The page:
STANFORD ACQUIRES RARE CHINESE EDITIONS
A 9,000-volume collection of painstakingly reproduced Chinese books—ancient volumes of philosophy, literature and Confucian canon—has been added to Stanford's East Asia Library and will be available to visitors this fall.
The oldest material dates back 1,300 years, and library director Dongfang Shao says scholars probably have never seen some of the books. The Chinese government assembled the collection, Reproductions of Chinese Rare Editions Series, from museums and archives throughout the country. Purchased by Stanford at what library officials said was an opportune price, the precise reproductions invite important discoveries.
Until now, noted Albert Dien, professor of Chinese, emeritus, "The scattered nature of the holdings and degree of access to early and rare woodblock editions has been, of course, a serious impediment to their availability for research."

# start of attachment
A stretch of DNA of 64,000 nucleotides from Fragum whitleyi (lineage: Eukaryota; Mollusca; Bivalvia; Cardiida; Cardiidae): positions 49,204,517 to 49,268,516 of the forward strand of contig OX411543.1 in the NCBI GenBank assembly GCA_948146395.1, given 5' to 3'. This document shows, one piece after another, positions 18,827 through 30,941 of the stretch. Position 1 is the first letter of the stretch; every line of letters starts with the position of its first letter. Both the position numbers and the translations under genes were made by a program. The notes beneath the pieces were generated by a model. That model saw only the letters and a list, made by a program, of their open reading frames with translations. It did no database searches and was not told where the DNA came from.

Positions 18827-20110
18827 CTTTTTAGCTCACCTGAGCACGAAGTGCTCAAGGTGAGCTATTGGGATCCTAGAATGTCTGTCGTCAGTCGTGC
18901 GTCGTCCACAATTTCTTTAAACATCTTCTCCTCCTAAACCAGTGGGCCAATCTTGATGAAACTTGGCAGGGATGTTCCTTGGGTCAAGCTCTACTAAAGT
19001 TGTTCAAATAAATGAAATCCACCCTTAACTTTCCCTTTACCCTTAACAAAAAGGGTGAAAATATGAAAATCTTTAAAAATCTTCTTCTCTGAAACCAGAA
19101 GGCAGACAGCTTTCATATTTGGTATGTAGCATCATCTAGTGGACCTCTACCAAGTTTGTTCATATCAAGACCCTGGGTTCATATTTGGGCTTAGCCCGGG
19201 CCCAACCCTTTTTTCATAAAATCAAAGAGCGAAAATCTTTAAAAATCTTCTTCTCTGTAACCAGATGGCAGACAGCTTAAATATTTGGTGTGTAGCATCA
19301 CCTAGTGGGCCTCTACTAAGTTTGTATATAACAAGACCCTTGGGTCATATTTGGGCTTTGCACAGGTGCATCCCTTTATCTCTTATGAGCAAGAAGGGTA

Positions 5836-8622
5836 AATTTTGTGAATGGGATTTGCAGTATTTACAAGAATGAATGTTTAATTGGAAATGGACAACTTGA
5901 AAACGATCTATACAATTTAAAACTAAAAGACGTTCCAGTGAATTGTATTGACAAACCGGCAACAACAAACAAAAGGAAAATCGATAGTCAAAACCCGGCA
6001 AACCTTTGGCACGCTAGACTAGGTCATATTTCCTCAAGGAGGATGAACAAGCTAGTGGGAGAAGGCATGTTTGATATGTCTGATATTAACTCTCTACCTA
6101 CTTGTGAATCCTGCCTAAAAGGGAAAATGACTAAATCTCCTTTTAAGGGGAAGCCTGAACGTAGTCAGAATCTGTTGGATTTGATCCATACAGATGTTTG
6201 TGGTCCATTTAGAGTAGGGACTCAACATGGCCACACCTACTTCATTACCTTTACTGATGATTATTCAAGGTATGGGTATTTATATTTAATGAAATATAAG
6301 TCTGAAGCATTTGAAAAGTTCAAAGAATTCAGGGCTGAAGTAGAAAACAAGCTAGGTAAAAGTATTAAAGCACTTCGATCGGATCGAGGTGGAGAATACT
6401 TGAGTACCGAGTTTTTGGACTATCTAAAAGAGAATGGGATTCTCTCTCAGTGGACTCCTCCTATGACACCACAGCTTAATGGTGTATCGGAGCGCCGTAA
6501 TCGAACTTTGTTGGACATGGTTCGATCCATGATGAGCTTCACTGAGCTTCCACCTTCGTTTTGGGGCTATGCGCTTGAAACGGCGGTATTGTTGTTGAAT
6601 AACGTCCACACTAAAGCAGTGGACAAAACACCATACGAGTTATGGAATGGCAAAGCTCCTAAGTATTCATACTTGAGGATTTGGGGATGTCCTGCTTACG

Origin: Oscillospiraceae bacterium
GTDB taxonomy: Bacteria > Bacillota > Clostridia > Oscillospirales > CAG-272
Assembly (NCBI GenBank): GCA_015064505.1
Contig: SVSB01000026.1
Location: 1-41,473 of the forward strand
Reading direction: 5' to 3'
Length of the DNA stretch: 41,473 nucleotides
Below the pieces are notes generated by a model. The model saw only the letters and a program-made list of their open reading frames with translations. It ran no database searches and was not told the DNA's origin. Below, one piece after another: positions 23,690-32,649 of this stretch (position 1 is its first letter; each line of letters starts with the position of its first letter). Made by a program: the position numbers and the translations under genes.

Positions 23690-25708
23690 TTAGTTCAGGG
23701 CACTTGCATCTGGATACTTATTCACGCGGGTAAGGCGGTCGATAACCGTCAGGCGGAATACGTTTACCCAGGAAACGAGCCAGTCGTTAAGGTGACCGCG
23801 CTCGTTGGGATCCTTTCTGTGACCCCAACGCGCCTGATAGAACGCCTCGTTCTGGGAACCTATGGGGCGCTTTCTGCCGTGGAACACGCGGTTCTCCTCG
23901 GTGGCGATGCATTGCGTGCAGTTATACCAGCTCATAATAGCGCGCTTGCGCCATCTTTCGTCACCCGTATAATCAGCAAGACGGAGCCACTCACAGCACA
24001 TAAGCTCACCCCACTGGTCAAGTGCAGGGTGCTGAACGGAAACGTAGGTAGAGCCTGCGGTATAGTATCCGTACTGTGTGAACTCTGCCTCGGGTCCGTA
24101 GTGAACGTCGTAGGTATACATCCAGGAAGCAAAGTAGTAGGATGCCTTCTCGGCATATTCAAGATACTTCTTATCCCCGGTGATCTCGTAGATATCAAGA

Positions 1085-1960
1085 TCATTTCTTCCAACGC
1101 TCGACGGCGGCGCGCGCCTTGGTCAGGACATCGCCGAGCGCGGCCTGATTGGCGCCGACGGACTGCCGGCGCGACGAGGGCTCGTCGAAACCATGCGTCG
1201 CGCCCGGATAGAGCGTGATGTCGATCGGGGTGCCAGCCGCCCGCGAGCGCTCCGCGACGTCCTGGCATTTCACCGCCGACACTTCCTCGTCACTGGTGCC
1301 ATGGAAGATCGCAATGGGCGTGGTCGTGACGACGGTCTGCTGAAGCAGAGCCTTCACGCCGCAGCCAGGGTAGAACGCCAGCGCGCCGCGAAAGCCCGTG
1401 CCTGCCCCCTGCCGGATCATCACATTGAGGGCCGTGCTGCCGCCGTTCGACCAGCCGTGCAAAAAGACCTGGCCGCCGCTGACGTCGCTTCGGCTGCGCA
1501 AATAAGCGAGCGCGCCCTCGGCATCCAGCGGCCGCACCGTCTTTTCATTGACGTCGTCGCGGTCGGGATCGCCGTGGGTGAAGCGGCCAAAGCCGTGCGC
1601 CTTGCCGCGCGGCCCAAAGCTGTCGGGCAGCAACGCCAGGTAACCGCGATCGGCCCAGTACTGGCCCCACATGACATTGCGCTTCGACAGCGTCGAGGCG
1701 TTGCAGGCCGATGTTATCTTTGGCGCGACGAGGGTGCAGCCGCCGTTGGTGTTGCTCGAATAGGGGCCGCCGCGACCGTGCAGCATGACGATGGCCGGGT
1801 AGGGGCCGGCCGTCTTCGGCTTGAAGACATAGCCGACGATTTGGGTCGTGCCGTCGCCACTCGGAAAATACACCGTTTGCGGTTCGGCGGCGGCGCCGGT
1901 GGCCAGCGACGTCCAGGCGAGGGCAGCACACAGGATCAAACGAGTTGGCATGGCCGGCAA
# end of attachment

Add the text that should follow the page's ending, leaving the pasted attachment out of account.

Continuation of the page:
NEW DORM APPROVED
Construction projects recently given concept and site approval by the Board of Trustees include the first undergraduate residence to be built on campus since 1992. The dorm would join Castano, Kimball and Lantana halls at the Manzanita Park complex for upperclassmen. Assuming further approvals for design and construction, the $20.5 million project would be completed in late 2012. Two projects that reached construction approval were the $4.6 million Mulberry House, the second childcare facility at the Madera Grove Children's Center, and the East Campus Dining Commons, a $20.3 million facility situated between Toyon and Crothers halls.
MED SCHOOL TESTS iPAD USE
The School of Medicine in August undertook a trial program for iPad use by distributing the device to 91 first-year medical and master's of medicine students. Charles Prober, senior associate dean for medical education, noted growing challenges from the rapid flow of information, which the iPad's mobility and graphics might manage better.